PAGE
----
Several of my books have been published traditionally, and I’ve had a fair amount of success that way. But now I’m focusing on managing the whole process myself, from writing through publication, for three reasons: speed, control, and return.
- A self-published author sees his book for sale within days of completion. If he goes through a traditional publisher, he likely would have to wait 12 to 18 months.
- A self-published author has control of his book’s words, cover, interior layout, and marketing. Those may be partly or entirely out of his control if he uses a traditional publisher.
- A self-published author earns more per copy sold—whether ebook or paperback—than he does when his book is published traditionally.
The good thing about publishing traditionally—that is, through an established publishing house—is that there isn’t much for a author to do after he turns in his manuscript. Usually the cover design, interior layout, and (some of) the marketing are done by the publisher.
The biggest drawback is that it takes up to a year-and-a-half before that turned-in manuscript becomes a physical book. If the book is on a timely subject, it may be timely no longer.
As convenient as it may be to have a publishing house handle the cover, interior, and marketing, often enough the first isn’t done to an author’s satisfaction. The author may see the cover only shortly before the book is launched. He may have had no input on cover design, and the design chosen by the publisher may not portray the book accurately, or it simply may not be an attractive design.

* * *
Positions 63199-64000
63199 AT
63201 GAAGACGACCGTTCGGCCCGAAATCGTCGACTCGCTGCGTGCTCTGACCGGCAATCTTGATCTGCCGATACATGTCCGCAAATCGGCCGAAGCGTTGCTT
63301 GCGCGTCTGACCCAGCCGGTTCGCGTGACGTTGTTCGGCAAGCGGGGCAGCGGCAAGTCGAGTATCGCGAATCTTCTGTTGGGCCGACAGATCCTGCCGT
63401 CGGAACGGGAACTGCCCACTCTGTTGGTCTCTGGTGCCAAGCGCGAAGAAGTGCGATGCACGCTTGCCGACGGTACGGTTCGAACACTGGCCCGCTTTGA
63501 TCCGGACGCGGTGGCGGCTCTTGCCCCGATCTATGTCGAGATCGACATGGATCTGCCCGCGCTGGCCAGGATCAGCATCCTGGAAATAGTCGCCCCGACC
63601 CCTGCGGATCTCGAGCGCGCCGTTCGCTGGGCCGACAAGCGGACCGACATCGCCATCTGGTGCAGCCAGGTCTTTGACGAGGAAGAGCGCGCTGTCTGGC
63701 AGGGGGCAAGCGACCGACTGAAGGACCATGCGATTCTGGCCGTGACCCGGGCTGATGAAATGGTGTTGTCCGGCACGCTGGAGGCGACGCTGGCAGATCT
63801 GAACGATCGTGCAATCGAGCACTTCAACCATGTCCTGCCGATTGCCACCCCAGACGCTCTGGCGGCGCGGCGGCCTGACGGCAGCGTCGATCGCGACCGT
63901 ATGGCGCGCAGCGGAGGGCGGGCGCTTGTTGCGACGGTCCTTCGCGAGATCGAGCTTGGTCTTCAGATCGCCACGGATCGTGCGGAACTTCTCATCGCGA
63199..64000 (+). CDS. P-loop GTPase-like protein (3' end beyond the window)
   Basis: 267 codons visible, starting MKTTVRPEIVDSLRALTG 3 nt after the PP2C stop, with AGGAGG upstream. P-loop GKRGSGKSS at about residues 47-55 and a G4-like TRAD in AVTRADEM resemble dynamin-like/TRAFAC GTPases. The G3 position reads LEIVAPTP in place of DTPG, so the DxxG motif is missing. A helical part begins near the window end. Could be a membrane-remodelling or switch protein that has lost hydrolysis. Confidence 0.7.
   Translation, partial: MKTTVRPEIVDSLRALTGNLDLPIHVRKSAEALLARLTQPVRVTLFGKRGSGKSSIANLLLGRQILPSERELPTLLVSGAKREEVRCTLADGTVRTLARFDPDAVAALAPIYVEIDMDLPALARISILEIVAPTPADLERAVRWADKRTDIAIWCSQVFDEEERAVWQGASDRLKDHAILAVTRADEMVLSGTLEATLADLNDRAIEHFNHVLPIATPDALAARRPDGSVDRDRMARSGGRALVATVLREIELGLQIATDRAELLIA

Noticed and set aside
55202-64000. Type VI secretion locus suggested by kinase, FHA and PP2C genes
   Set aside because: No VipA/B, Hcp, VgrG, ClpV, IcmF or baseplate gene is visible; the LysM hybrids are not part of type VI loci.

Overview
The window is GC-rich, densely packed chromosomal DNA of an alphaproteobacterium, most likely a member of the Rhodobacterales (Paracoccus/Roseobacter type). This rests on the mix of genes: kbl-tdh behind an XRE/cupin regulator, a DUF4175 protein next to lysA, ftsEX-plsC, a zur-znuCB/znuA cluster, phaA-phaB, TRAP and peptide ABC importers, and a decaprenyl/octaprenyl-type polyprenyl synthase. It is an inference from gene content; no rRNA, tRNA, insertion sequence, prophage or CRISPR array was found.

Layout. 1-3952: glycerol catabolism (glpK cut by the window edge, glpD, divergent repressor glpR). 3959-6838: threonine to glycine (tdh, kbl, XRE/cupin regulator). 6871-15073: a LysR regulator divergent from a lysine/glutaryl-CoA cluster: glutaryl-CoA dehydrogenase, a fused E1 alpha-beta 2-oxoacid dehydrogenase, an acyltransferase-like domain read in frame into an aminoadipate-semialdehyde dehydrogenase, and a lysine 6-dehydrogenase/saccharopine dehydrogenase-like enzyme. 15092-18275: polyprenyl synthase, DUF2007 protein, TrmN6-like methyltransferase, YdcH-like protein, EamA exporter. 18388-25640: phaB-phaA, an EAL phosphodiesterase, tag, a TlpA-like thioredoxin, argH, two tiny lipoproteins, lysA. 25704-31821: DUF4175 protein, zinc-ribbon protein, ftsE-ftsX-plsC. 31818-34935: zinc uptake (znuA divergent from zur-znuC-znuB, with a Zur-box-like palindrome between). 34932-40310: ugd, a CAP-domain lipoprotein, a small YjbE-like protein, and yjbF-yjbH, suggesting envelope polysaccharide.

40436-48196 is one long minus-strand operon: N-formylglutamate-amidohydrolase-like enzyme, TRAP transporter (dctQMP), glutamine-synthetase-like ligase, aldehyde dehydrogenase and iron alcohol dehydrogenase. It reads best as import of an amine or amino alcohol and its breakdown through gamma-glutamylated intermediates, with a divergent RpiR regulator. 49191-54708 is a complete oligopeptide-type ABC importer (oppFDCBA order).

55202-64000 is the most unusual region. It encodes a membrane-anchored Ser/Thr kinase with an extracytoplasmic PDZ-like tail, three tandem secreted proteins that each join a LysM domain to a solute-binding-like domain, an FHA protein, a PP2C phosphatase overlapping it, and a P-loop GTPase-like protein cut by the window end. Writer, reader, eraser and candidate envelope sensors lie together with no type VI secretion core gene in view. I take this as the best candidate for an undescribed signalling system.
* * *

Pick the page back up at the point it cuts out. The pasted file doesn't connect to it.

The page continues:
As for marketing, usually the author is involved as much (or more) than anyone at the publishing house; it’s not the case that all the marketing is taken off his back. And the publishing house’s commitment may be short-lived. It may engage in a flurry of marketing activity at the book’s launch, followed by almost nothing later.
And then there’s the money. Royalty provisions in book contracts can be convoluted. A new author might think that a 12 percent royalty means he’ll earn $1.80 on each sale of a book that has a list price of $15.00, but that’s not how it works out. He might see between half and two-thirds that much because contracts take into account returns, discounted books, bulk-sale pricing, and other things.
If the author sells a digital copy of the same book at one-third the price ($5.00), he actually will make twice the royalty. If he has a platform—that is, a pre-existing audience—he might find that he can sell as many copies at the lower price as the publishing house could have sold at the higher price. If so, the author ends up with twice as much in his pocket.
None of that is guaranteed, of course, but it’s not guaranteed that a traditional publisher will succeed in selling an author’s books. As I said, I’ve had success with some traditionally-published books, but I also have had books that didn’t go past their first printing. Going with a traditional publisher is no sure thing. Neither is self-publishing. There is a risk either way.